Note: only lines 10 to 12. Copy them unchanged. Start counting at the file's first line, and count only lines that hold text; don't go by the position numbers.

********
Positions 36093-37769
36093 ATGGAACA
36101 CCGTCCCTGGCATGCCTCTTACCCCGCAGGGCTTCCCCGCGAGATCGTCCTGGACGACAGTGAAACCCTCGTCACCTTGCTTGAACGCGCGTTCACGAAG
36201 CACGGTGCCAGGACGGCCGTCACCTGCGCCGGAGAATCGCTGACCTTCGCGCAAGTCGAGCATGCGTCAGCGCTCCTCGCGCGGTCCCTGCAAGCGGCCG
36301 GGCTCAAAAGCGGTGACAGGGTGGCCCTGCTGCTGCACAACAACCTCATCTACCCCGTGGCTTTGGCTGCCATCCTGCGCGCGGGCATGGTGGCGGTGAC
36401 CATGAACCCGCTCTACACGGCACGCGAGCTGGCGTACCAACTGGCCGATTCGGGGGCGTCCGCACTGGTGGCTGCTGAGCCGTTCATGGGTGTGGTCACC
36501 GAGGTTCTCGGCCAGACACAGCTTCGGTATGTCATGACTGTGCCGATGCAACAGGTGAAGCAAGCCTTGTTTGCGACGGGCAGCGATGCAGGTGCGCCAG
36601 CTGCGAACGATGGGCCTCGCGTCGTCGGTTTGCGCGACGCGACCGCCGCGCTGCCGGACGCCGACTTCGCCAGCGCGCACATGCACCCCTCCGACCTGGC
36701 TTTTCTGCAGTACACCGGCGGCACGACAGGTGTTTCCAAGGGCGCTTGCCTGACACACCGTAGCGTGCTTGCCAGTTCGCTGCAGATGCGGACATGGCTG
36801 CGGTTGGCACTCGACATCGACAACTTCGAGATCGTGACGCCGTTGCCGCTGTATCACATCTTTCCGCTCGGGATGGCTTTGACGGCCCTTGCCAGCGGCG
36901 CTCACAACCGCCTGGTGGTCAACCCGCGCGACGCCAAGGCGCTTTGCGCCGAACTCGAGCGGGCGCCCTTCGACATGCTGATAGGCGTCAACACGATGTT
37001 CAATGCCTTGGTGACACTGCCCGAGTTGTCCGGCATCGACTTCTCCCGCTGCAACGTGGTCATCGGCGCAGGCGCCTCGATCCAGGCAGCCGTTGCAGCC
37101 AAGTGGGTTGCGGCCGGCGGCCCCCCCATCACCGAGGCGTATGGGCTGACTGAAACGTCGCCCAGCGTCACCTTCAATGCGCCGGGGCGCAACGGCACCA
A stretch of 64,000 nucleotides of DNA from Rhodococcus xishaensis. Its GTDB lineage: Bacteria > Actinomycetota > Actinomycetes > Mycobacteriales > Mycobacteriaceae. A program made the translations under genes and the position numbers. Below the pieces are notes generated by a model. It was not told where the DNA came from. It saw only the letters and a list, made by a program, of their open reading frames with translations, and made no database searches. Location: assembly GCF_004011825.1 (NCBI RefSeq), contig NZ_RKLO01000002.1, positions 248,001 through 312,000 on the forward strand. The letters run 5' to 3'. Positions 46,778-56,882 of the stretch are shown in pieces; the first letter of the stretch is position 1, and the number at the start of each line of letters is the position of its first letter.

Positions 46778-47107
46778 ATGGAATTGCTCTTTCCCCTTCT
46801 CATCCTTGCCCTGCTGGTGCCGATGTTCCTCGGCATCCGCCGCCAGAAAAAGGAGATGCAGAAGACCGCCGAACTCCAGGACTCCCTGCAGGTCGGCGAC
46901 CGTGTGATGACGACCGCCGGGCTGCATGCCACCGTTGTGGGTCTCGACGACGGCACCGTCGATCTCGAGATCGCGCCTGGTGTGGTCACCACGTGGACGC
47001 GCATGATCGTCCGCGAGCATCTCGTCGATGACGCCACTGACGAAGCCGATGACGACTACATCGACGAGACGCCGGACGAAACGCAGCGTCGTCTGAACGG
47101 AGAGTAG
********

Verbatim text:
36801 CGGTTGGCACTCGACATCGACAACTTCGAGATCGTGACGCCGTTGCCGCTGTATCACATCTTTCCGCTCGGGATGGCTTTGACGGCCCTTGCCAGCGGCG
36901 CTCACAACCGCCTGGTGGTCAACCCGCGCGACGCCAAGGCGCTTTGCGCCGAACTCGAGCGGGCGCCCTTCGACATGCTGATAGGCGTCAACACGATGTT
37001 CAATGCCTTGGTGACACTGCCCGAGTTGTCCGGCATCGACTTCTCCCGCTGCAACGTGGTCATCGGCGCAGGCGCCTCGATCCAGGCAGCCGTTGCAGCC